Although the authors’ purpose—“to underscore the diversity of veterans’ life course, and to find benchmarks for a broader comprehension of their experience”—is admirable, the book is sometimes plodding. The decisiveness of their conclusions and most of their eloquence appear in the last couple of chapters. Responding to critics of the “dark turn,” they write that “we are bringing veterans’ untold sacrifices to light. Exploring some veterans’ darkest miseries does not diminish the importance of others who unobtrusively lived their lives or achieved postwar distinction” (p. 220). One is tempted to suggest that a long article could have laid out the statistical evidence more efficiently than this short book does, while retaining the crucial arguments and truly moving passages of the concluding chapters.
Having said that, this remains an excellent piece of scholarship that makes a distinct contribution to the emerging and sometimes fraught scholarship on Civil War veterans. The authors’ conclusion is that Civil War “veterans were laden with a distinctive burden in the late nineteenth century,” and the reasoned way in which they arrive at that conclusion has given historians a theoretical and practical basis for discussing trauma and Civil War veterans (pp. 214-15). Readers will appreciate the common sense approach and the effective use of qualitative evidence to leaven the quantitative evidence at the center of their argument, as well as the authors’ simple statement that it is not particularly important whether or not we can establish that Civil War veterans actually experienced PTSD, as long as we understand that their service sometimes affected their minds for the rest of their lives.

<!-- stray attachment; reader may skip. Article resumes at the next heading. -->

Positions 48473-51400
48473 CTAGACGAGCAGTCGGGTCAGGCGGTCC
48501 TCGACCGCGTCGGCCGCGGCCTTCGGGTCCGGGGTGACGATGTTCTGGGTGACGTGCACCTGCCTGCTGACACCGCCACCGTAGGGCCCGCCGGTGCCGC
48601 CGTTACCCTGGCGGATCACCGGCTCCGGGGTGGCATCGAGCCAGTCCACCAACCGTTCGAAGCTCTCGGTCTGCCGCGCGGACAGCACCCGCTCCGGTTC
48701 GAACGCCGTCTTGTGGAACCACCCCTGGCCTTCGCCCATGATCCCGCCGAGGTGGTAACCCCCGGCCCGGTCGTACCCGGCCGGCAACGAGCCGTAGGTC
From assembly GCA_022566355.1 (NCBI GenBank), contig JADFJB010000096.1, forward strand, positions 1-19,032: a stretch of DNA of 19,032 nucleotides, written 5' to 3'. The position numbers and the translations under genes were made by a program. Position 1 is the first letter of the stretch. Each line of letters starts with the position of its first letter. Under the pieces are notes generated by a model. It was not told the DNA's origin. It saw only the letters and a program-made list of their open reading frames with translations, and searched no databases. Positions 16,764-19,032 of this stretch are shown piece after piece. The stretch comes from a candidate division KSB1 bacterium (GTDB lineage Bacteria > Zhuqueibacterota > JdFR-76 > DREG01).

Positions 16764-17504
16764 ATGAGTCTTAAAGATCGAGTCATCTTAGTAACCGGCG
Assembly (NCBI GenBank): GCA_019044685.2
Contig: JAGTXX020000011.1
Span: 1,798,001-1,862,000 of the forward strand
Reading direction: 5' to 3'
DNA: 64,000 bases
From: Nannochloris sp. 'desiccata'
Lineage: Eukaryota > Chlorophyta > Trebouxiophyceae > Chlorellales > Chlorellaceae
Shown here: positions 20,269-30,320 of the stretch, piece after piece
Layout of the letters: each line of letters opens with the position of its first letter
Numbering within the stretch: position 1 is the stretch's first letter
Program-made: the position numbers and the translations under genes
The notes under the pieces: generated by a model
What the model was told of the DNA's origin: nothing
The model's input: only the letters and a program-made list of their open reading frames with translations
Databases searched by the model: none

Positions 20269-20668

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James Marten. Review of Logue, Larry M.; Blanck, Peter, Heavy Laden: Union Veterans, Psychological Illness, and Suicide.
H-Disability, H-Net Reviews.